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Creating Advanced Dreamweaver Templates

I've spent a good portion of the last month creating Dreamweaver templates that are compatible with Adobe Contribute. Dreamweaver and Contribute are an inexpensive way to integrate content management into a site and, if done correctly, can function as well as any of the enterprise-level CMS solutions out there. I highly recommend the duo for small-to-medium-sized sites, especially if your company doesn't have the budget for a high-dollar CMS. I particularly like how the Dreamweaver templates preserve standards-compliant code when locked down, as well as how the templates seamlessly translate in the Contribute user interface.

In researching best practices for building Dreamweaver templates, I wasn't able to find very many advanced resources. As a result, I've put together some sample code for a template that gives you a few tips, which may prove to be useful in your Dreamweaver template creation.

<!DOCTYPE html PUBLIC "-//W3C//DTD XHTML 1.0 Transitional//EN" "http://www.w3.org/TR/xhtml1/DTD/xhtml1-transitional.dtd">
<html xmlns="http://www.w3.org/1999/xhtml">

<head>
<meta http-equiv="Content-Type" content="text/html; charset=utf-8" />

<!-- TemplateParam name="City" type="text" value="CityName" -->
<!-- TemplateParam name="Property List" type="boolean" value="true" -->

<title><!-- TemplateExpr expr="City" -->, Florida Real Estate Listings</title>
</head>

<body>
<h1><!-- TemplateExpr expr="City" --><!-- TemplateBeginEditable name="description" -->, Florida Real Estate Property Listings<!-- TemplateEndEditable --></h1>

<!-- TemplateBeginIf cond="_document['Property List']" -->
<table>
<tr>
<th>Bedrooms</th>
<th>Bathrooms</th>
<th>Listing Price</th>
<th>Status</th>
</tr>
<!-- TemplateBeginRepeat name="Properties" -->
<tr>
<th><!-- TemplateBeginEditable name="Bed" -->#<!-- TemplateEndEditable --></th>
<th><!-- TemplateBeginEditable name="Bath" -->#<!-- TemplateEndEditable --></th>
<th><!-- TemplateBeginEditable name="Listing" -->$#<!-- TemplateEndEditable --></th>
<th><!-- TemplateBeginEditable name="Status" -->Available<!-- TemplateEndEditable --></th>
</tr>
<!-- TemplateEndRepeat -->
</table>
<!-- TemplateEndIf -->


<!-- TemplateBeginIf cond="_document['Property List']==false" -->
<p>There are currently no properties available in <!-- TemplateExpr expr="city" -->, FL.</p>
<!-- TemplateEndIf -->
</body>
</html>

So what does all the code mean? I'm going to assume you're familiar with the basics of editable, optional and repeating regions. If not, I highly recommend referring to the Help menu in Dreamweaver or Adobe's Dreamweaver Help Resource Center. What I want to draw your attention to is the TemplateParam.

The TemplateParam is a Dreamweaver template object that allows you to define a parameter in your template. By default every template object has a name, but not all objects have values. By defining the name, type (Boolean, number, color, URL or text) and value in a TemplateParam, you store its information for future use throughout the template. In the example above TemplateParam is used in two unique instances.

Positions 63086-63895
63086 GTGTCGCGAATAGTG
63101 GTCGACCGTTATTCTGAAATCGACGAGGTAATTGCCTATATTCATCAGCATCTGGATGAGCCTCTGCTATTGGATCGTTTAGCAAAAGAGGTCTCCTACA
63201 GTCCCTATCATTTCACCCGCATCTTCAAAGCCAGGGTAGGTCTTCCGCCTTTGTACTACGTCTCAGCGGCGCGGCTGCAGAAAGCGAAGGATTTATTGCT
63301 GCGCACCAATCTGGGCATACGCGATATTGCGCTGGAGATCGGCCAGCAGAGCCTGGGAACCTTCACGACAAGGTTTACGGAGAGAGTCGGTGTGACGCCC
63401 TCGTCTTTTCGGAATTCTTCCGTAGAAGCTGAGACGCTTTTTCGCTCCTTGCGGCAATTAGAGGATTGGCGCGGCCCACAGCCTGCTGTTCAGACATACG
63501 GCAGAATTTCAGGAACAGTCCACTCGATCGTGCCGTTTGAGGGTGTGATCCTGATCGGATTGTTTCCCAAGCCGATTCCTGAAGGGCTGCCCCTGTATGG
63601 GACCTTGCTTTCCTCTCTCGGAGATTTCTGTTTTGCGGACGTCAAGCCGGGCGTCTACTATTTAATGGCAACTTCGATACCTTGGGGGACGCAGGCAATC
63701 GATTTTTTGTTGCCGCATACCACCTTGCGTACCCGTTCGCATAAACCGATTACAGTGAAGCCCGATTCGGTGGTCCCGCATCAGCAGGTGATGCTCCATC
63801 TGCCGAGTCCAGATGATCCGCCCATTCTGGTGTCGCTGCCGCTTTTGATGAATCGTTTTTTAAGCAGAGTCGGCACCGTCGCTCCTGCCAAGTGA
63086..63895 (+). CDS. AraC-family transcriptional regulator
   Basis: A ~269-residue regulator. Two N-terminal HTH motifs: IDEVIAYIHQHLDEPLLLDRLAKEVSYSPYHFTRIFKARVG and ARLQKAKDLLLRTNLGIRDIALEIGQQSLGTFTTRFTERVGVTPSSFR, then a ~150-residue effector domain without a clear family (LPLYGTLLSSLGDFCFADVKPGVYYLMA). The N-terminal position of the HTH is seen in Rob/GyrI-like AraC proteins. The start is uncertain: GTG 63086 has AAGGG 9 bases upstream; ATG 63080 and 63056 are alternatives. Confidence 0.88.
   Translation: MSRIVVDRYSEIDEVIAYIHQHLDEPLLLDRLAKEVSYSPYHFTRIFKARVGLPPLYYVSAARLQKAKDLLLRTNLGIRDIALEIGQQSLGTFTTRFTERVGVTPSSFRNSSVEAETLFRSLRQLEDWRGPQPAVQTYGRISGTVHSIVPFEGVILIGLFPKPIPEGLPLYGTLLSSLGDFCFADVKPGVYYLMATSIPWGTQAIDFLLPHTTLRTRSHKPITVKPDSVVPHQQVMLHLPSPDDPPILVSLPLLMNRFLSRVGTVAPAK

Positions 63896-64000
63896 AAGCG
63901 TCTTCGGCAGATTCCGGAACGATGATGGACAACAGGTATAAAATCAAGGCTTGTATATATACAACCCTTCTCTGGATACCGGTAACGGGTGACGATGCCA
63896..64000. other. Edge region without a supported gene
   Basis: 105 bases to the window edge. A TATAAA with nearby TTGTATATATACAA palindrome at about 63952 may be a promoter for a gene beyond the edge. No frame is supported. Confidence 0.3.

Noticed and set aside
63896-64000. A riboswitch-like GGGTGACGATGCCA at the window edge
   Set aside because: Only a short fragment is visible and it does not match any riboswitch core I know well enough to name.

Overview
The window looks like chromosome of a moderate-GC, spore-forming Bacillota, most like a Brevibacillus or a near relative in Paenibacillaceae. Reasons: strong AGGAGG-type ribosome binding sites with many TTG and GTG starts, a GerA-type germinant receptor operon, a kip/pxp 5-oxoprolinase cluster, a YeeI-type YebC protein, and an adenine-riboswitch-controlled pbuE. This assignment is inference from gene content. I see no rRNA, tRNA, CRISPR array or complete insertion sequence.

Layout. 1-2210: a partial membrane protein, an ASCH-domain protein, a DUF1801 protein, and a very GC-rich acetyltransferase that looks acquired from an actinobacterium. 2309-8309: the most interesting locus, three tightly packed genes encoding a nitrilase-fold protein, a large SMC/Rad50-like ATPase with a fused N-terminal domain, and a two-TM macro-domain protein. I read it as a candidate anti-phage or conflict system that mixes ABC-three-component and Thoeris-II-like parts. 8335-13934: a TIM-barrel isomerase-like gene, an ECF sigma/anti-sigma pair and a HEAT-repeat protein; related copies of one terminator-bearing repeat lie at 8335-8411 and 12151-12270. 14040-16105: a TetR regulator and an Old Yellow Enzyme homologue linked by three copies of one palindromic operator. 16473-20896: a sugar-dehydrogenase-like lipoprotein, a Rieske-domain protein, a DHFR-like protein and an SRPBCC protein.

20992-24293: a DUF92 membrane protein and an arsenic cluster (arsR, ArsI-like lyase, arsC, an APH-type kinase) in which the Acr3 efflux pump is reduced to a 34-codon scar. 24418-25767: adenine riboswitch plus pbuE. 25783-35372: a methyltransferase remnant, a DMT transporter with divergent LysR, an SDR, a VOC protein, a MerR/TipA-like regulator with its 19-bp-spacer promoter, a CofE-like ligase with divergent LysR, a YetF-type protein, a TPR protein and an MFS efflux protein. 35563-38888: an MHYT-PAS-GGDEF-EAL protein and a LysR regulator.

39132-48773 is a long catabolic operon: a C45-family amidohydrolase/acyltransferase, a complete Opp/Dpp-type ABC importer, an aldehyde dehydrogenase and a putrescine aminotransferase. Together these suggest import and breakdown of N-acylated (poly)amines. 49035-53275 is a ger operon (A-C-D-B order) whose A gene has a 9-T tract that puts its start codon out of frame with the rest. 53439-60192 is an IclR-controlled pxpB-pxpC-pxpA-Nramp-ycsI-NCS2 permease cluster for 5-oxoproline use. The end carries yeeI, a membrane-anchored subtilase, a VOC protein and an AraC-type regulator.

In the first instance, the TemplateParam named City is a text type parameter with a placeholder value of CityName. I have created this parameter because it allows the reuse of the value--which will be a city name--for each instance it appears in the document. I need only define the value once. For every other instance where I want the value of City to appear in the template, I can use the expression <-- TemplateExpr expr="City" -->. Now when a user logs into Contribute, they are given the option to define the value for the City TemplateParam. Let's say for example the Contribute user defines the City value as Orlando. Every instance where I have entered the expression in the template is now replaced with the text value Orlando. This not only saves the end-user from having to reenter the text numerous times, but it helps prevent against user error because it doesn't require the template regions where the expressions appear to be exposed for editing.

The second TemplateParm instance in the example above is a Boolean type. A Boolean parameter allows you to assign true and false values in your template. If you're creative, you can utilize this to create a bit of crude conditional logic and swap content based on the Boolean value. In the example above, there is a table that should appear if there are property listings on a given page. However, if there are no property listings on that page the table should be replaced with a text message. See the example below for a more concise understanding of how it works.

<!-- TemplateParam name="Property List" type="boolean" value="true" -->
<p>If Property list is true show this.</p>
<!-- TemplateEndIf -->

<!-- TemplateBeginIf cond="_document['Property List']==false" -->
<p>If Property list is false show this.</p>
<!-- TemplateEndIf -->

As you can see, the key to the swappable content is the evaluation of the TemplateParam named Property List. If the value of Property List is true, a certain set of content is displayed. Conversely, if the value is false a different set of content is displayed. Like with the City TemplateParam, the value for the Property List Param can be assigned by the end user when they log into Contribute. The template then adjusts itself accordingly.

In addition to the text and Boolean parameter types, there are also color, number and URL types, but I won't get into those at this time. Although Dreamweaver templates tend to be an underappreciated tool, they can be highly-efficient when combined with Contribute and the pair can do the work of a high-cost CMS for a fraction of the cost.